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The Religious Affiliation of Cuban Dissident Activist
Rene Montes de Oca Martija

Rene Montes de Oca Martija

Source: "A Voice from Cuba: Bravery and love in the face of tyranny" in National Review, by Jay Nordlinger (NR's managing editor), May 7, 2001
URL: http://www.nationalreview.com/nr_comment/nr_comment050701a.shtml
There is a man in Cuba who would like to talk to you. He is Ren? Montes de Oca Martija, a dissident, a human-rights activist, and a Christian. In his 37 years, he has been jailed or detained many, many times. He escaped from his latest prison on April 20. He expects to be caught again very soon, with severe consequences. He is intent on having his story publicized. To this end, he spoke with National Review Online on Saturday, May 5.

Montes was on the run, of course, trying to evade the authorities for as long as possible. There is a network of people who help oppositionists like him. (This is a kind of Underground Railroad.) But it is extremely dangerous to help a prison escapee. The punishment is harsh.

Ren? Montes told his story in agitated but determined tones. He was born in July 1963, when Castro already had a firm grip on power. The family was full of oppositionists. His uncle, for example, was a prominent dissident and political prisoner. For this reason, Montes himself was singled out at school, denied what privileges there were and marked as an enemy. His mother was a Jehovah's Witness -- which meant additional persecution. Montes himself is a Pentecostalist, and an official of Cuba's Human Rights Party (Partido Pro-Derechos Humanos).

He was arrested and imprisoned on July 4 of last year. A hearing was held on December 19. The authorities told him that if he cooperated with them, they would remove some of the charges against him. Montes refused. So he was sentenced to two years more in prison. The principal charge? "Threatening the security of the state." As Montes explains, his offense was to ask for "the release of political prisoners, free elections, a fair penal code, and the possibility of Christian education in the schools."

Why, I asked, would he risk talking to an American journalist, or to anyone? Why not just try to blend in, disappear? There was no risk, he replied. He and his family could not be in more danger. What they needed was the world's attention, and a determination to practice civil disobedience.

Montes knows that when he is caught again, he will face long years in prison. He also knows that he will face additional, trumped-up charges of "common" crimes, such as thievery. The mother of his child has lost her job because the authorities wanted her to testify that Montes had beaten her up. She refused -- and sacrificed her job.

Mainly, Montes is worried about his son, who is twelve years old. He has been beaten badly five times so far at school, by older boys who are sons of "patriotic" military officials. He is dogged by police to and from school. Montes's great hope is that his son will be able to leave the country for medical care: The child has a hernia affecting his testicles. He is being denied surgery, though, because his father is in the opposition. The boy also has a spinal condition that requires yet more surgery. Montes, however, would be suspicious of Cuban care even if it were offered his son. The doctors, he said, could easily be influenced by the state security apparatus. Montes himself underwent surgery while in prison in 1993. There was a blood transfusion; he came out of it with hepatitis B. It is hard for him to say which is the more risky: to be treated by Cuban doctors or to go without treatment altogether.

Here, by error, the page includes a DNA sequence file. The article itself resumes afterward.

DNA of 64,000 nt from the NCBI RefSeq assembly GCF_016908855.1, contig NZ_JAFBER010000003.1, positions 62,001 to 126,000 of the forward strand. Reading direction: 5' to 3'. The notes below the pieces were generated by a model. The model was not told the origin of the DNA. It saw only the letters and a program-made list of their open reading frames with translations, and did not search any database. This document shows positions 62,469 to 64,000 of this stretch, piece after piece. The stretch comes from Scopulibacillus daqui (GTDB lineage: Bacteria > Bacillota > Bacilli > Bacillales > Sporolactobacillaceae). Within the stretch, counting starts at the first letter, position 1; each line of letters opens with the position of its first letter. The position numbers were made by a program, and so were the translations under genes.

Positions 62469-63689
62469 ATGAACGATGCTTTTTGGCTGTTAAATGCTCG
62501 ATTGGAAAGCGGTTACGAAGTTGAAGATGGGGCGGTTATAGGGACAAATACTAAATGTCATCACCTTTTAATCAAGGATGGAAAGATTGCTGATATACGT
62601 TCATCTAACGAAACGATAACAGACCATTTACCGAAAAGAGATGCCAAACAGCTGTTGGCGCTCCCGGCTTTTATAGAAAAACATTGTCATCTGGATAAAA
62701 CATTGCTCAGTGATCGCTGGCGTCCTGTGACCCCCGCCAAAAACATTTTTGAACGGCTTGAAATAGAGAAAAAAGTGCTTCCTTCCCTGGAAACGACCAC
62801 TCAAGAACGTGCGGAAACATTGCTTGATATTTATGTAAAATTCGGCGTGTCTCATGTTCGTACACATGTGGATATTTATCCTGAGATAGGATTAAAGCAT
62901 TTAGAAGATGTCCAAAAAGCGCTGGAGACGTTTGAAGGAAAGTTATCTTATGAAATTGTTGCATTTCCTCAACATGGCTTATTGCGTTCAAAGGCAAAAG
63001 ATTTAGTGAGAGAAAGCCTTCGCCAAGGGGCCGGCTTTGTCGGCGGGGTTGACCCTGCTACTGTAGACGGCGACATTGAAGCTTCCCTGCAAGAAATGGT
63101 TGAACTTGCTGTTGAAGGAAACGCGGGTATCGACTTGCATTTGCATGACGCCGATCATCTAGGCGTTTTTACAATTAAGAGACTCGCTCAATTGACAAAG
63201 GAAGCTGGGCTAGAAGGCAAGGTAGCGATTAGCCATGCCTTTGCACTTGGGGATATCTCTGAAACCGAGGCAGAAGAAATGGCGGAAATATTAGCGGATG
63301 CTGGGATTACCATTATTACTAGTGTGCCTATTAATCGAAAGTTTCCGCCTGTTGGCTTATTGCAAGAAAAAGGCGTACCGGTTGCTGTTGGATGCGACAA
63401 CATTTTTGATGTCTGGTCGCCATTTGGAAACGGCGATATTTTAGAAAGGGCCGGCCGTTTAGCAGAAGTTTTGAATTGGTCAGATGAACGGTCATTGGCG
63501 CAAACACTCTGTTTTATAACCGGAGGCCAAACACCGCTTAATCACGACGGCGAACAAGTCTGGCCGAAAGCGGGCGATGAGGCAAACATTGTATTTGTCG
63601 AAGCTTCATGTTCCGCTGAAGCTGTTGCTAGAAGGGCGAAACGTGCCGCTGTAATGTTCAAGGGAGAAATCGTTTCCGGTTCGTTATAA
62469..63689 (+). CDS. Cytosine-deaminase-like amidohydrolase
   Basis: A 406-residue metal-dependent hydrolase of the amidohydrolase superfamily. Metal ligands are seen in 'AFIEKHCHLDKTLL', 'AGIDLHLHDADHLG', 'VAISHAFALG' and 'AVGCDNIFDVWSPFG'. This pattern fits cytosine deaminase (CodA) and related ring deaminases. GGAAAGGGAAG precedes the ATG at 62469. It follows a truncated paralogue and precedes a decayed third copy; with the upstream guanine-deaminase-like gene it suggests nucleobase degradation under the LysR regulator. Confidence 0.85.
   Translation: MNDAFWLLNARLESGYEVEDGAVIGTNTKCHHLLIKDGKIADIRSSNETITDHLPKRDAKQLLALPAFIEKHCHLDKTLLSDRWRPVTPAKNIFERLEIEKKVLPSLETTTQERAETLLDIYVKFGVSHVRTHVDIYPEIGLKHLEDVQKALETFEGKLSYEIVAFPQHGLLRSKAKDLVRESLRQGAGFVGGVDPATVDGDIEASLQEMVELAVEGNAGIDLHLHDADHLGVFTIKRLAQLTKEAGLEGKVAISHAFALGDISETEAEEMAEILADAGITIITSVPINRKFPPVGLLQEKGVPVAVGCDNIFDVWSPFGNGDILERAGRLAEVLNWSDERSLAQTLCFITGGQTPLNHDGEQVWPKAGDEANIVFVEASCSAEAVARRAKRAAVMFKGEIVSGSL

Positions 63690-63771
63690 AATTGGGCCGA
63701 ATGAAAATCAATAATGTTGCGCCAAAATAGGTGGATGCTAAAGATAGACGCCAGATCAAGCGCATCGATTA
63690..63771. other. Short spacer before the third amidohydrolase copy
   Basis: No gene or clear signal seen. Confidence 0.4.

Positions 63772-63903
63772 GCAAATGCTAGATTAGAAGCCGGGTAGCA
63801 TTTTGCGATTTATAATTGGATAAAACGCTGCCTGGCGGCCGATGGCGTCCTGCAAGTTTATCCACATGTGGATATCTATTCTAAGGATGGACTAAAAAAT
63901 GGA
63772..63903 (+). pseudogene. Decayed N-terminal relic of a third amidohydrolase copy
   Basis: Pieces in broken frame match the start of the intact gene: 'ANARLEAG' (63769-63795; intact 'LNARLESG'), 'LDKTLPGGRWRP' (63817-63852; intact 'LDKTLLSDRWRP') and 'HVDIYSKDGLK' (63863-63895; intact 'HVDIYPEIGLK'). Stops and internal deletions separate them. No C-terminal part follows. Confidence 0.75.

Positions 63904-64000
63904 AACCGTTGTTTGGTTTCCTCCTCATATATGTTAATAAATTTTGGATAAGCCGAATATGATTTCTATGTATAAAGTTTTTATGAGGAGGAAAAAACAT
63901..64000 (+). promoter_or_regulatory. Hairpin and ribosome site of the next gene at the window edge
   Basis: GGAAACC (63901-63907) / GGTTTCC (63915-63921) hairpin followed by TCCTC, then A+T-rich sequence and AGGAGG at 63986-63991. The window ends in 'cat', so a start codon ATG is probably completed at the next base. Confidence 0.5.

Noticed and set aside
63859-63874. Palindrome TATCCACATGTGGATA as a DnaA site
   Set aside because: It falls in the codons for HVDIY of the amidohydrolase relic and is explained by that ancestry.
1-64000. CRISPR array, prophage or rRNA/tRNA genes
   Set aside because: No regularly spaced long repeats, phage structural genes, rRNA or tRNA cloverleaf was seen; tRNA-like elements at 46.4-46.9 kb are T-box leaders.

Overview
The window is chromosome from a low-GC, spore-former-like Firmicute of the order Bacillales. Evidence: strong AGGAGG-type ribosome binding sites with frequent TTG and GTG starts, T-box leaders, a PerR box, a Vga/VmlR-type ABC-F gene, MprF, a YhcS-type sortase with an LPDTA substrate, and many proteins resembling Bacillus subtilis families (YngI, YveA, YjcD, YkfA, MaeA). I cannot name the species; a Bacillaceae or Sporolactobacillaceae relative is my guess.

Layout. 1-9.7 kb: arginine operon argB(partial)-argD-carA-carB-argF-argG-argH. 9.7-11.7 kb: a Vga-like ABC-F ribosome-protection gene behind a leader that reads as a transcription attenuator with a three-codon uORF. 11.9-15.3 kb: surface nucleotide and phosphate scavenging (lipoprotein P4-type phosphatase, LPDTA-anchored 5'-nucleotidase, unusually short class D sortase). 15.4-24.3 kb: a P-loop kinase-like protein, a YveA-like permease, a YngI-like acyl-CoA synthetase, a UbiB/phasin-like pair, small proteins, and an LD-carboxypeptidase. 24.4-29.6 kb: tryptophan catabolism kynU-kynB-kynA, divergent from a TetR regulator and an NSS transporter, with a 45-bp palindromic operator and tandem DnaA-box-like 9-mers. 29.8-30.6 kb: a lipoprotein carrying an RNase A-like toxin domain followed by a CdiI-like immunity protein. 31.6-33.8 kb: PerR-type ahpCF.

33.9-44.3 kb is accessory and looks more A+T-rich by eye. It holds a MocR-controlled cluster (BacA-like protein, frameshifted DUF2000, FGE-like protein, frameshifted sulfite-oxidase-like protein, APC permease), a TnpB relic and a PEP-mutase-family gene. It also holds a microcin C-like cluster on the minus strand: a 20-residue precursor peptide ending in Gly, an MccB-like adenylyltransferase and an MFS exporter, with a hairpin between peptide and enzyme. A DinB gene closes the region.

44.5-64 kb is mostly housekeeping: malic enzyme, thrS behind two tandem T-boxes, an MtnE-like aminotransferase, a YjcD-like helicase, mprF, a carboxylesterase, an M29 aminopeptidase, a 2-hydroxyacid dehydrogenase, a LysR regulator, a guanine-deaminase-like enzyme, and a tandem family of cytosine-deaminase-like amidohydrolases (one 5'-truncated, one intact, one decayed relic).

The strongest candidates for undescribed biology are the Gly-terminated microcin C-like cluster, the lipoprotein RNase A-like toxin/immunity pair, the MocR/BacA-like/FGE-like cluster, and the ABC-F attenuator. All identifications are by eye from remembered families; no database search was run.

Montes is quite simply desperate for the world to know what is going on with him and his country. He has dispatched letters to many important figures: Pope John Paul II, Kofi Annan, Nelson Mandela, several U.S. congressmen.

I have to ask, Why does he persist? How can he be so brave, and defy so much? He says, "There are many brave people in Cuba, both men and women. We Cubans have always been faithful: a faithful community, a faithful people. We take our strength from the Bible. We believe in love, justice, and peace, and we bear it in mind not to go with what is wrong. We take God's truth to the darkest and loneliest places of human existence: like the prisons."

And what does he want from Americans, beyond specific help for his son? He would like Americans to remember their values: "their sense of unity, justice, and liberty that they have maintained over so many years, which has made them a hospitable and great nation for the dispossessed and desperate peoples of the world." And a final word: "Human rights cannot exist without God."

Those Americans who have not cared to confront the truth about Cuba's regime never will. No amount of testimony, no amount of suffering, could ever move them. But ordinary Americans should not forget the people of Cuba, who are so close to them, physically, but who endure a hell that most of us could scarcely imagine. Castro, lucky dictator, has many friends and apologists in the United States: in the universities, in the media, and in Congress. Two Democrats from New York Jose Serrano and Charles Rangel -- are particularly good friends and apologists. Rangel, of course, is one of the pols whom the Washington and national press corps love most. Good ol' "Chollie"! So quick with a quip or a story, in that endearing raspy voice. There is almost no journalist in the country who wouldn't kill for a drink with Charlie Rangel.

But if you listen to Rene Montes, you cannot even look at Rangel, or anyone like him: It makes you sick.

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